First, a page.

Companies involved in moving and storing people’s belongings are also coping with a slowdown that executives attribute to slumping home sales. In a call with analysts in August, Edward J. Shoen, president and chief executive of U-Haul, blamed a contraction in moving activity for a decline in the company’s first-quarter revenue.
Demand for storage units boomed during the pandemic as people spent more time at home or took advantage of lower mortgage rates by buying a home. Developers capitalized on this, with investor funds fueling the construction of new storage facilities around the country.
“What you had in the pandemic and postpandemic was just an abundance of supply,” said Michael Elliott, an equity analyst at CFRA Research.
As pandemic-era consumption patterns have waned, some companies have struggled. In September, analysts at Morgan Stanley cut their target price of Extra Space Storage, and a Wells Fargo analyst published a research note warning about overall softness in the sector.
Storage businesses are having to choose between shoring up occupancy by cutting rates or increasing them to generate more revenue — at the risk of having customers defect to competitors.
Homeowners remodeled and redesigned during the pandemic, snapping up new recliners, refrigerators and wide-screen TVs. Now, retailers face a challenging sales environment.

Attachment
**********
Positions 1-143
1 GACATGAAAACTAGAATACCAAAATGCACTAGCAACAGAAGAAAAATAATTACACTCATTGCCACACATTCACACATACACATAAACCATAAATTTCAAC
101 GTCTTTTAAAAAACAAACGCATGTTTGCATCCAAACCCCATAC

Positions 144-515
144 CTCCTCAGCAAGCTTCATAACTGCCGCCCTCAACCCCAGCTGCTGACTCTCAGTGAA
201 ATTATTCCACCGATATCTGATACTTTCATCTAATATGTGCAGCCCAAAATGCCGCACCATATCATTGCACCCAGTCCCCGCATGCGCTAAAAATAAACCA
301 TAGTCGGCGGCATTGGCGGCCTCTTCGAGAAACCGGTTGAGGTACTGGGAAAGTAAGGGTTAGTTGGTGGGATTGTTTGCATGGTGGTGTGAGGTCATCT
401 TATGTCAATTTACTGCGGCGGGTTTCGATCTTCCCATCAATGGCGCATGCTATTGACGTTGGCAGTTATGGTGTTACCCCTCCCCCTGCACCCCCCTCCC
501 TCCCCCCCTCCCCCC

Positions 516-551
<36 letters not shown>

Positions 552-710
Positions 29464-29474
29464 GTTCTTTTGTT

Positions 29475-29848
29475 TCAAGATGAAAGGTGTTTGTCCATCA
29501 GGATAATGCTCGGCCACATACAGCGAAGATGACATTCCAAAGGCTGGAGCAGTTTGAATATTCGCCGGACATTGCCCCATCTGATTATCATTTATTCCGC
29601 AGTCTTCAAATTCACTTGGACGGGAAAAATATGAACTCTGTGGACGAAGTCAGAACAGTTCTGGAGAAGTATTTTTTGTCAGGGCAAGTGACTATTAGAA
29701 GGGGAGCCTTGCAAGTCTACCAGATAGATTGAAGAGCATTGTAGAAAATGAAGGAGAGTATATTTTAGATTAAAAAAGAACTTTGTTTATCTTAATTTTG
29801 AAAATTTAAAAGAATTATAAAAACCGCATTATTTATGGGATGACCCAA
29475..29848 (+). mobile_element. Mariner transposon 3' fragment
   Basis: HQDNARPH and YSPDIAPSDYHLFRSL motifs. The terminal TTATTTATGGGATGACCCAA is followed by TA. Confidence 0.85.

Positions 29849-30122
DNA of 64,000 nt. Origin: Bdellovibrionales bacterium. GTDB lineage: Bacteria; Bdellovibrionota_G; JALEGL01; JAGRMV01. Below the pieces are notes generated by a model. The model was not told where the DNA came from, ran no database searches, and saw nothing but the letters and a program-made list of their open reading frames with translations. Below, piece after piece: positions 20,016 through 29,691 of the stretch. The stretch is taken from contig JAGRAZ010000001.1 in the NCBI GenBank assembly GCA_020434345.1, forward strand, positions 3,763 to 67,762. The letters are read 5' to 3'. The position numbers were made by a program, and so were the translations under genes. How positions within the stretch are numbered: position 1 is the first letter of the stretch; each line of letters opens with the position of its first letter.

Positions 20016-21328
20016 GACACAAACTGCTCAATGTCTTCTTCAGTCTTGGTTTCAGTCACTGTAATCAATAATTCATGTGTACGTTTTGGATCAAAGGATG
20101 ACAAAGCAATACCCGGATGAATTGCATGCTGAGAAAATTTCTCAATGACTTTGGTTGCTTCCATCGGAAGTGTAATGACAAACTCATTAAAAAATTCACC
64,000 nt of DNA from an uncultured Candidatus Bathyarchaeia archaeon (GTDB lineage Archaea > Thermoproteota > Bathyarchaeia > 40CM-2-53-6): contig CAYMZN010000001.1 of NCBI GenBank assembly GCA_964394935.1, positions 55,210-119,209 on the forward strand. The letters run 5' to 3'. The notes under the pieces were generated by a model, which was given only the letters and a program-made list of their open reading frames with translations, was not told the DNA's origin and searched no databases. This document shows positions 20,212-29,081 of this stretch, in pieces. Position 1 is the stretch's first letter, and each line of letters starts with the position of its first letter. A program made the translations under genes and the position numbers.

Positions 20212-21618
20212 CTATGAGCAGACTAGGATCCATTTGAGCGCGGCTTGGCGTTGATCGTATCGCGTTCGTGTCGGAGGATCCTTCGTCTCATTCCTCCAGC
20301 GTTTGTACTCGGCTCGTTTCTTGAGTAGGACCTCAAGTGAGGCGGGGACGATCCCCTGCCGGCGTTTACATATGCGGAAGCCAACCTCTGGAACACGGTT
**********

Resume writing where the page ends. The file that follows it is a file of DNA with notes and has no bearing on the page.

Demand for furniture, appliances and home electronics has fallen, according to a Bank of America analysis conducted in 2022. Fewer people buying homes has meant lower demand for big-ticket items like sofas and home stereo systems, said R.J. Hottovy, head of analytical research at the analytics firm Placer.ai.
So many people bought home furnishings during the pandemic years that those purchases supplanted those that might otherwise be taking place now, depressing demand further. As of the beginning of September, Placer.ai found, visits to home-goods retailers were down roughly 15 percent from a year earlier, and visits to electronics stores were down 12 percent.
Younger adults are a big potential source of demand for these kinds of goods, experts say, given that they would normally be seeking to buy a home to start a family.
“I think a lot of millennials, in particular, are looking to move, to have a larger home,” said Timothy S. Chubb, chief investment officer at the wealth management firm Girard. “It’s been relatively impossible to do so, given a lack of inventory out there.”
That is translating into a decline in spending on durable goods, he said.
Home-improvement retailers face similar challenges. “Anything associated with moving is not happening, and that’s a lot,” said Scott Mushkin, the founder and managing partner of R5 Capital, a consulting and research firm.
Executives at Home Depot told investors on a third-quarter earnings call in November that Americans were buying fewer big-ticket items. Lowe’s reported lower spending on do-it-yourself projects in the same quarter. Home-improvement retailers typically benefit when people who are unable to buy a new home decide instead to renovate their current home. But consumers had less appetite for big renovations in 2023 because higher interest rates raised the cost of borrowing.
Although the sharp increase in home values has given homeowners more equity on paper, getting access to it has become more expensive.
“With the housing market where it is, people are not able to move,” said Mr. Elliott, the CFRA Research analyst. “That is going to have an impact on demand.”